This is further proof to what a lot of people said all along. The snowmobile clubs were just a tool. The main driving force behind this was a group of wealthy people who owned tracts of land that the railroad went through. They don't want anybody on it, period, but just trying to get rid of the railroad wouldn't have worked. So by proposing removing the railroad for a snowmobile trail, they got the support of all the riders and all the towns that expected increase travel. Now they'll hamper the trail so it sees limited usage and very likely get that removed in the future as well. Its also why the railroad's proposal of widening the right of way and putting the trail along the tracks was immediately shot down because that was even worse, now you would have the railroad and the  snowmobile trail.

 Hey, I get not wanting people in your backyard but also, that rail line has been there since 1893, so it was there before those people bought that land. You bought it knowing the railroad was there and could potentially be reactivated. And also, its not like any of the residences butt right up to the trail. We are talking huge 100+ acre swathes of land, where the house isn't even close to the tracks and there are no roads, so its not like the trains are blowing for all sorts of crossings just outside your house.

NickD
NickD MegaDork
5/6/21 9:55 a.m.

Adirondack Railroad is at least putting on a brave face and is rehabilitating the line to Tupper Lake. They've been hauling trainloads of ballast and new ties up there. The Alco 251 V12s in those MLW RS-18us make pretty good noises and smoke as they make the run up there. Definitely odd that they are running them nose-to-nose, rather than back-to-back. That means that both ways, the engineer is looking over his shoulder the whole way.

 

NickD
NickD MegaDork
5/6/21 2:53 p.m.

Interesting. Just learned there is a group rehabilitating the old DL&W Richfield Springs Division from Bridgewater to Richfield Springs (about 18 miles) they are fixing the old culverts and bridges and laying rails and plan to run a 2'-gauge train along the route. They've even acquired a 12-ton Henschel 0-4-0T built in '36 for Grun & Bilfinger that was previously at Edaville and then Beaver Brook Farms but never operated at either of those locations. I wish them the best, it'd be cool to have a local 2-footer line.

In reply to NickD :

Oh that's a cute little loco. 

NickD
NickD MegaDork
5/6/21 5:16 p.m.

In reply to Pete Gossett (Forum Supporter) :

Especially ironic when you consider that is the same Henschel that built the Tiger I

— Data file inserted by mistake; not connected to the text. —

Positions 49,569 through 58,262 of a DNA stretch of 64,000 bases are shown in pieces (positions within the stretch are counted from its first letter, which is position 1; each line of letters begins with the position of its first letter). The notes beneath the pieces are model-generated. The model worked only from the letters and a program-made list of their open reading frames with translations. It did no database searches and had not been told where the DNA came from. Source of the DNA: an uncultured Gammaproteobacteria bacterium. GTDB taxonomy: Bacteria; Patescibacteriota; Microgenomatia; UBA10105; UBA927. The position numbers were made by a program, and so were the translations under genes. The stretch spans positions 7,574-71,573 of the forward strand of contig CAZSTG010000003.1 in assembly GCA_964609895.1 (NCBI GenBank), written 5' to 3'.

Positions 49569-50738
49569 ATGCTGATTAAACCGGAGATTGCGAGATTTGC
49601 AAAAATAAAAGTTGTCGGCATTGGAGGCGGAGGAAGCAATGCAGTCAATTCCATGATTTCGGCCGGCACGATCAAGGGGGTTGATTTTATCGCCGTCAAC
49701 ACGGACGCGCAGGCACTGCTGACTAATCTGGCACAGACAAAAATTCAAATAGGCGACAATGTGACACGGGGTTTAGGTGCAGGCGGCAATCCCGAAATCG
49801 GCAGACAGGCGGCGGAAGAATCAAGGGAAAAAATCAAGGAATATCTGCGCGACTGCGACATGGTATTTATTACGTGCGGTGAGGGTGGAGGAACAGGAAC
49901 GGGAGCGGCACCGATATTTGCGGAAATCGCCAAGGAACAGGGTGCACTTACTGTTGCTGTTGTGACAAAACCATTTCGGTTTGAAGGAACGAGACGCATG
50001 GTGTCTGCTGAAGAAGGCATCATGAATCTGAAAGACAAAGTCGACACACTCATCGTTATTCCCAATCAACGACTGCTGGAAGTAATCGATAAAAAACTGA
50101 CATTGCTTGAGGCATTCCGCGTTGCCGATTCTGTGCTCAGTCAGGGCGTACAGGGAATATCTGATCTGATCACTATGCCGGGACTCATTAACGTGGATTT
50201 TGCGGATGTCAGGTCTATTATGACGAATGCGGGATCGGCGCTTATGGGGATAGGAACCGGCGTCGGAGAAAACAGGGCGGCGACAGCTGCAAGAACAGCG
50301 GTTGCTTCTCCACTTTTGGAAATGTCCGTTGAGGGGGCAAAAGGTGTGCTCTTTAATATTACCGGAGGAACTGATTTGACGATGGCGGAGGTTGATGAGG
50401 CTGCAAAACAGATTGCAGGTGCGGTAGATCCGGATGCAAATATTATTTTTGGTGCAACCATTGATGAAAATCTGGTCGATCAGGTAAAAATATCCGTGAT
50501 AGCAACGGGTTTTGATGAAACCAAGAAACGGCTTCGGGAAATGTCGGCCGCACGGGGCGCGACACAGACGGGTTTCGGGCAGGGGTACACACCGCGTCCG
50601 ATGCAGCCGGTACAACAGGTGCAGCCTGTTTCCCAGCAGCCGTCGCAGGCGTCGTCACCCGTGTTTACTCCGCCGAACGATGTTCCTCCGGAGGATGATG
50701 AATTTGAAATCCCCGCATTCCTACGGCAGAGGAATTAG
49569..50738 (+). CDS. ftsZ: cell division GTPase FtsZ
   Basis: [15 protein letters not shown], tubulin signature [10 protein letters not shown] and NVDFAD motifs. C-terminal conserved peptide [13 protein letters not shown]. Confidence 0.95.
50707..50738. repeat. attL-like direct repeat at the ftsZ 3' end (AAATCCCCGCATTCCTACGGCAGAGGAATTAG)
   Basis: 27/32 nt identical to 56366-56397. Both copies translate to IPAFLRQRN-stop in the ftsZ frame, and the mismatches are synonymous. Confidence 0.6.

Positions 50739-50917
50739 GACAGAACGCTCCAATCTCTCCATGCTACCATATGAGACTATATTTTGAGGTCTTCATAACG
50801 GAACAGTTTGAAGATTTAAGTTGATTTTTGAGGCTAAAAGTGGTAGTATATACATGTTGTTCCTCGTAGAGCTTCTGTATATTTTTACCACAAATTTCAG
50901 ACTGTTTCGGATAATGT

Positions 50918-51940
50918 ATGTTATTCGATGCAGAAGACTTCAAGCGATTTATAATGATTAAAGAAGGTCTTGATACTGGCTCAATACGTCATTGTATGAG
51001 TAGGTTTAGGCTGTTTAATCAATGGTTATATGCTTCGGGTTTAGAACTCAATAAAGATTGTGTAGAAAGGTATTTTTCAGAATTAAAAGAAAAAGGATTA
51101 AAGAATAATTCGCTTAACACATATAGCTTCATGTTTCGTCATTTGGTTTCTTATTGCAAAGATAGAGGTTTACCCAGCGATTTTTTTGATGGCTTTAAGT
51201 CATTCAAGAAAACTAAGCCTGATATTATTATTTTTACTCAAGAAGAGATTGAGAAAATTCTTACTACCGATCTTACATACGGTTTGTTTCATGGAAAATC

NickD
NickD MegaDork
5/7/21 10:39 a.m.

https://www.adirondackrr.com/2021/05/05/adkrr-creates-fundraiser-for-new-tupper-lake-locomotive/?fbclid=IwAR0iOj7CDh3a2_8XFieyZJbREiLN2Ib3Ra9cFOeAp2x2Mn2TQYnfOsNavRg

Adirondack Railroad is saying that for regular service to Tupper Lake they are going to need a new locomotive, and so are doing some fundraising for the purchase of said locomotive.

As it sits currently with their fleet, for road power they have EMD "FP10"#1502 (its a GM&O F3A from 1947 that was overhauled and upgrade to an FP10 by Metro-North), the pair of ex-Canadian Pacific MLW RS-18us #1835 and #1845 (RS-18s with a chopped nose) and ex-NYC Alco RS-3 #8225.

Ex-NYC Alco RS-3 #8223, long the poster child of the line, was actually leased from a group and the lease was not renewed this year, so it left the property. I also recall reading that the #8223 had been out of service for a couple years with main generator issues. And #1508, an ex-Alaska Railroad EMD F7, is still listed on their website but I don't think I've seen that move from Utica in a while, it looks pretty forlorn and the last active photos I can find of it are in 2017.

There is supposed to be a GP9, #1267, which was part of the New York & Greenwood Lake equipment stored at Passaic, eventually joining the roster but that's in need of work, has not operated in a while, and will not be owned by Adirondack. Its going to be owned by a private and owner and lent to the Adirondack once the restoration is complete. 

I'm not sure if this fundraising is going towards repairing that GP9 and putting it into service, or if it will be used to purchase a new locomotive for the Adirondack to own themselves. It seems like a bad idea to fundraise to fix someone else's equipment and then have the potential for that person to take it elsewhere, unless there was a contract that it then had to operate there for X years. If they buy a new locomotive, I hope its something interesting and not like a GP40 or GP38 (won't be an SD, because the state won't allow 6-axle power on their rails north of Remsen). Considering their close relationship with the all-Alco Mohawk, Adirondack & Northern, I'm hoping its something from Schenectady.

NickD
NickD MegaDork
5/7/21 6:41 p.m.

Needed a hotel room for my trip to Strasburg in two weeks. Reserved a room at the caboose motel in Strasburg

TheMagicRatchet
TheMagicRatchet New Reader
5/7/21 9:15 p.m.

In reply to NickD :

We stayed there many years ago, hope it's improved a lot since then. It will be interesting to hear about your stay.

Lou Manglass

 

kazoospec
kazoospec UberDork
5/7/21 9:19 p.m.

In reply to NickD :

Interested also.  Kazookid2 wants to hit Strasburg for vacation this summer.  If it's not ridiculously low rent, I'd be interested in staying there, since I'm sure my son would like it. 

LS_BC8
LS_BC8 New Reader
5/7/21 11:24 p.m.

I noticed alot of museum engines for sale on Ozark Rail. I guess the museums were hard up with no passengers in 2020. I notice CRI&P 630 and 652 among them.